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Double agents and secret agents: the emerging fields of exogenous chemical exchange saturation transfer and T2-exchange magnetic resonance imaging contrast agents for molecular imaging

Authors Daryaei I, Pagel M

Received 8 July 2015

Accepted for publication 9 September 2015

Published 11 November 2015 Volume 2015:5 Pages 19—32


Checked for plagiarism Yes

Review by Single-blind

Peer reviewer comments 2

Editor who approved publication: Professor Chyng-Yann Shiue

Video abstract presented by Iman Daryaei and Mark D Pagel

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Iman Daryaei,1 Mark D Pagel1–4

1Department of Chemistry and Biochemistry, 2Department of Biomedical Engineering, 3Department of Medical Imaging, University of Arizona, 4The University of Arizona Cancer Center, Tucson, AZ, USA

Abstract: Two relatively new types of exogenous magnetic resonance imaging contrast agents may provide greater impact for molecular imaging by providing greater specificity for detecting molecular imaging biomarkers. Exogenous chemical exchange saturation transfer (CEST) agents rely on the selective saturation of the magnetization of a proton on an agent, followed by chemical exchange of a proton from the agent to water. The selective detection of a biomarker-responsive CEST signal and an unresponsive CEST signal, followed by the ratiometric comparison of these signals, can improve biomarker specificity. We refer to this improvement as a "double-agent" approach to molecular imaging. Exogenous T2-exchange agents also rely on chemical exchange of protons between the agent and water, especially with an intermediate rate that lies between the slow exchange rates of CEST agents and the fast exchange rates of traditional T1 and T2 agents. Because of this intermediate exchange rate, these agents have been relatively unknown and have acted as "secret agents" in the contrast agent research field. This review exposes these secret agents and describes the merits of double agents through examples of exogenous agents that detect enzyme activity, nucleic acids and gene expression, metabolites, ions, redox state, temperature, and pH. Future directions are also provided for improving both types of contrast agents for improved molecular imaging and clinical translation. Therefore, this review provides an overview of two new types of exogenous contrast agents that are becoming useful tools within the armamentarium of molecular imaging.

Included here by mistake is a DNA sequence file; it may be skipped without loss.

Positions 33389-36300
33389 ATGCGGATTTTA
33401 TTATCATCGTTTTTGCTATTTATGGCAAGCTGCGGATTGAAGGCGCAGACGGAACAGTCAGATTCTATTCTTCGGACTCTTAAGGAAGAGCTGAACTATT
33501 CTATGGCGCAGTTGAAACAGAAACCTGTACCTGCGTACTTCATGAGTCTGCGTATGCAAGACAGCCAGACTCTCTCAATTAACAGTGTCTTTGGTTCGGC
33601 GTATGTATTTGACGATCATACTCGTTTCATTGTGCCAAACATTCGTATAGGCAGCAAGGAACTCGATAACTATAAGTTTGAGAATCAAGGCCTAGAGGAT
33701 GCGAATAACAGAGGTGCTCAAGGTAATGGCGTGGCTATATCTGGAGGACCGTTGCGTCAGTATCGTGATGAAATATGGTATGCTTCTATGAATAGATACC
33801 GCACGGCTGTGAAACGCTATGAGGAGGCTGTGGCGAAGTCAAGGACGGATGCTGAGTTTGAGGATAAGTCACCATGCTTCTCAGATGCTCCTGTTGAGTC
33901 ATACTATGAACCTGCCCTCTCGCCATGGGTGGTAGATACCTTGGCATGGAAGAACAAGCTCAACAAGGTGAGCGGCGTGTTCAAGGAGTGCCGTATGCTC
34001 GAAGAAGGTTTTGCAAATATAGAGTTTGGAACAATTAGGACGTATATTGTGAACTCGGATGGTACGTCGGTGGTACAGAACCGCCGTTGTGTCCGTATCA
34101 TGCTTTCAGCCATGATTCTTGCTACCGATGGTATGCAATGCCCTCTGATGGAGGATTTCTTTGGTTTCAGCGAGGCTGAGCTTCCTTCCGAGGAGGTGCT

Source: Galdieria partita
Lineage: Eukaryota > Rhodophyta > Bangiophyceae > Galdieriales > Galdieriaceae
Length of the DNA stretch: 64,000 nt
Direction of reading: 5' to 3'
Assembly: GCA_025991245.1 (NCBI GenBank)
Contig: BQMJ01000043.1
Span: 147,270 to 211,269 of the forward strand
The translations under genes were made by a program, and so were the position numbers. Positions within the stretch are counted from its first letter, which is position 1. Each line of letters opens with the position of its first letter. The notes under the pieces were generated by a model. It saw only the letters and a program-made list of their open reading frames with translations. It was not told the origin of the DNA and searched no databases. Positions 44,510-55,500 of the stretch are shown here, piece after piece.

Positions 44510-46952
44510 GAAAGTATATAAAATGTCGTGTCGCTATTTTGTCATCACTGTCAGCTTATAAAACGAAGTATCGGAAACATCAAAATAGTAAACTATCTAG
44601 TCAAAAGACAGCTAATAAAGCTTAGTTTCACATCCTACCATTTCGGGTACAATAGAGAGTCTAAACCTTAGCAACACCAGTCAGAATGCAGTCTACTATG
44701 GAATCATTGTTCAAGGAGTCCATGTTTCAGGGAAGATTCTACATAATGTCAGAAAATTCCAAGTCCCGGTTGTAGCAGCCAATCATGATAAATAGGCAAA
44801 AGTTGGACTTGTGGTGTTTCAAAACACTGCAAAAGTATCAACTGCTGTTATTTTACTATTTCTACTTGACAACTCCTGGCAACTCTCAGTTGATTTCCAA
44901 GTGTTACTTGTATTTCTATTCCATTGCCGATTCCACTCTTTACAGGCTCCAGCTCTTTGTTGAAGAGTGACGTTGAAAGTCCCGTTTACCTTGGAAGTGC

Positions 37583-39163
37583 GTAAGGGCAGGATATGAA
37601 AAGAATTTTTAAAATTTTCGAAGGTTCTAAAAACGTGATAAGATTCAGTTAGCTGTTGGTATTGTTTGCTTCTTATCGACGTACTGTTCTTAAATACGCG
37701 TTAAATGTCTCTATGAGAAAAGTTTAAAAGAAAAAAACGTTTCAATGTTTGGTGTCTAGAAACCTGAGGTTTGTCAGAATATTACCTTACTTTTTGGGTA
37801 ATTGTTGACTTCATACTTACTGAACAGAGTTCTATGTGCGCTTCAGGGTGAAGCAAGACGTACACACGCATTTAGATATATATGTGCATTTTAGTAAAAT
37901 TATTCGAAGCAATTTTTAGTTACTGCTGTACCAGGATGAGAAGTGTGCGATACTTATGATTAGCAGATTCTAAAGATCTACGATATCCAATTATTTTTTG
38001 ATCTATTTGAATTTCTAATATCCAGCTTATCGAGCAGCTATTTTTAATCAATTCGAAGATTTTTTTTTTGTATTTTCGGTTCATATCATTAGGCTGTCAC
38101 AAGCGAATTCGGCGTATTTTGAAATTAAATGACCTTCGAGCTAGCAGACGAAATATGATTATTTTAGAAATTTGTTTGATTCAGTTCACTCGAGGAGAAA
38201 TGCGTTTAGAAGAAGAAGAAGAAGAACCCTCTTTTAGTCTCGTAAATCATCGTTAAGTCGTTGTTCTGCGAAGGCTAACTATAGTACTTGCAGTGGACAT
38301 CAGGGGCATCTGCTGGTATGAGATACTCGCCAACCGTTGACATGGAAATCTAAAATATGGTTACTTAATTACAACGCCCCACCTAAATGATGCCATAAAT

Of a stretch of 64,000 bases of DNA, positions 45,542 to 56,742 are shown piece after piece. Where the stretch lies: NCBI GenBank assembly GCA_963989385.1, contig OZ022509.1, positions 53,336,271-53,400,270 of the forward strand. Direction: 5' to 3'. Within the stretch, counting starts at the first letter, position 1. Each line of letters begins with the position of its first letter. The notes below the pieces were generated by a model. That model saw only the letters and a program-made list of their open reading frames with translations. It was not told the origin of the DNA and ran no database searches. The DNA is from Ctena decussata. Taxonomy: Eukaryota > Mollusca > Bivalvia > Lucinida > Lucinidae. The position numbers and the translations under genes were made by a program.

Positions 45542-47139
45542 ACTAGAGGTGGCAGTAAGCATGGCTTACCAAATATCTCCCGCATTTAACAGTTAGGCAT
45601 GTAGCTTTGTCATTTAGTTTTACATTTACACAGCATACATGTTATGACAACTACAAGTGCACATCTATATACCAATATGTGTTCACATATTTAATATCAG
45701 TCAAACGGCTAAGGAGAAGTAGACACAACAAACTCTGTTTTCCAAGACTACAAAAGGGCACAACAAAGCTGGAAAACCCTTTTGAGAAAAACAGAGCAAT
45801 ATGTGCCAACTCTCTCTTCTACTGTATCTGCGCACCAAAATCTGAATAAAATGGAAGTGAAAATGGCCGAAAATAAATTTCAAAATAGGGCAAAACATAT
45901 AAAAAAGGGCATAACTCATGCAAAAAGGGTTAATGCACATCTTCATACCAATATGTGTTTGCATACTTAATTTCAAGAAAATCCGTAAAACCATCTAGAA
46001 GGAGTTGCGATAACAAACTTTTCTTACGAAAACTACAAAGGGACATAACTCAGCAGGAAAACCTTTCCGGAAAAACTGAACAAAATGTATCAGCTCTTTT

Keywords: CEST, T2ex, T2 relaxation, responsive agents, exchange rate

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